Afghanistan faced a severe economic crisis following the collapse of the former government when the international aid to Afghanistan ceased and the banking system was disrupted.
After the Islamic Emirate rapidly took control of Afghanistan in mid-August, the United States administration blocked over $9 billion of Afghanistan’s central bank assets.
The collapse caused Afghanistan’s banks to face a shortage of cash, with thousands of costumers queuing at banks to take out their money.
At the time, a spokesman of the International Monetary Fund (IMF) said the organization had suspended Afghanistan’s access to fund resources.
A Spokesman of IMF further said IMF took the decision due to a lack of clarity over the country's government after the Taliban seized control of Kabul.
The IMF also suspended a $370 million fund which was intended to respond to the COVID-19 outbreak in Afghanistan.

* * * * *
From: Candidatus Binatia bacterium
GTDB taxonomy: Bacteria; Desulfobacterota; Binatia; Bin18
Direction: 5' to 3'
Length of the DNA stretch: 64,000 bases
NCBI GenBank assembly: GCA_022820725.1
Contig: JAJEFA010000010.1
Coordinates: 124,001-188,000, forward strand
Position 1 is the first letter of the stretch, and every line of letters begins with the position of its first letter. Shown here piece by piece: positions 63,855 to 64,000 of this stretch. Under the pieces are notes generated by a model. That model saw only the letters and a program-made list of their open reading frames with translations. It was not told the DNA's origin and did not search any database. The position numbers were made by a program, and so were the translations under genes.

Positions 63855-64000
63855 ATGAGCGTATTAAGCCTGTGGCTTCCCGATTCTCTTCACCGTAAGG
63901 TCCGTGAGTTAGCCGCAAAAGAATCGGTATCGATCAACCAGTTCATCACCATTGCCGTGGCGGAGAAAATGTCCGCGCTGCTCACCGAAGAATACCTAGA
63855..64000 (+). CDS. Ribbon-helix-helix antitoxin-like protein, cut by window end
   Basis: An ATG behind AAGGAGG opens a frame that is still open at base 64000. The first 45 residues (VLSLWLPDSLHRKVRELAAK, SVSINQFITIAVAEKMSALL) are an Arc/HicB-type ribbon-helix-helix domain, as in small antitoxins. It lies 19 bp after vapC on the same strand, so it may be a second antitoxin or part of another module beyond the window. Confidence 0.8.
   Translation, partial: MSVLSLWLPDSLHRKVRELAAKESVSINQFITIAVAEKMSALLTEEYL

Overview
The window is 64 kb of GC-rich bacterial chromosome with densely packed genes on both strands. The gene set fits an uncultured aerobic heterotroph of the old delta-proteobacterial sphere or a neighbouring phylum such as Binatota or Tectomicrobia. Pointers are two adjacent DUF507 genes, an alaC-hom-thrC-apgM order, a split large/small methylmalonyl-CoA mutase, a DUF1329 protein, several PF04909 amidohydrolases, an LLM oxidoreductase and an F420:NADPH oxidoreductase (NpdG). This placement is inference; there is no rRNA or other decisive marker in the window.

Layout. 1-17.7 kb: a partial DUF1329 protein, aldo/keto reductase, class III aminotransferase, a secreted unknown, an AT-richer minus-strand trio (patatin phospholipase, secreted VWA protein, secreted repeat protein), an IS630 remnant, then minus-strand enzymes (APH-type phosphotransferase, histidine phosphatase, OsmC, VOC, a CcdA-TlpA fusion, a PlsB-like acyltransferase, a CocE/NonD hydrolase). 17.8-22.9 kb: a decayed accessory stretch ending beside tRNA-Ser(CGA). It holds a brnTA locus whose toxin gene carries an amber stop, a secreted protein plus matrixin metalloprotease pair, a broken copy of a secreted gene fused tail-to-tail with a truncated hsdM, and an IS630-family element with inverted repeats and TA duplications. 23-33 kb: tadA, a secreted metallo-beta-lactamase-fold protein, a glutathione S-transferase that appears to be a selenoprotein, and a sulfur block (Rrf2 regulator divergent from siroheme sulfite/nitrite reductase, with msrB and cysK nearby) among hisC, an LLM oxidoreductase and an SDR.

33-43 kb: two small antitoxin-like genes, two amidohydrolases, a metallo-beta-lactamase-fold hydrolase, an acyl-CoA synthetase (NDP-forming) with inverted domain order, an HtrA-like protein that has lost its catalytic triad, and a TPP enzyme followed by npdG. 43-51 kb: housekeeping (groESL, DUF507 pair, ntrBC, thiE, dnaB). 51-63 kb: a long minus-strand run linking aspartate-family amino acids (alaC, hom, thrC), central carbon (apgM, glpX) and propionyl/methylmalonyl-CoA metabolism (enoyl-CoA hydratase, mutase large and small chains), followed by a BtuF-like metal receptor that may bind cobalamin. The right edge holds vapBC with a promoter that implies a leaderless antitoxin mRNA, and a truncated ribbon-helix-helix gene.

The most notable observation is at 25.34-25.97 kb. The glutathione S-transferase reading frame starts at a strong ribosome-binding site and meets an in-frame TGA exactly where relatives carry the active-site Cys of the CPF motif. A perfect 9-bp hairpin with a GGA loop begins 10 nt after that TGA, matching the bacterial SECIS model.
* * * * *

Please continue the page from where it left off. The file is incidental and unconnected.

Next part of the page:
Although funding directly to the Islamic Emirate government has been stopped, early on after the fall of Kabul the United Nations held a meeting in which donors pledged more than $1 billion to assist Afghanistan, indicating the level of concern for the Afghan situation.
After the meeting the UN Secretary-General Antonio Guterres said: “Today, we have already heard clearly more than $1 billion in pledges…It represents a quantum leap in relation to the financial commitment of the international community towards the Afghan people.”
In addition, the World Bank halted funding for all development projects in Afghanistan after the Taliban takeover.
Meanwhile, the World Food Program (WFP) announced that more than 22.8 million of Afghanistan’s population will face acute hunger from November 2021.
During these 100 days, Afghan currency significantly lost value against the US dollar in Afghanistan’s markets, and the price of food and basic goods has spiked.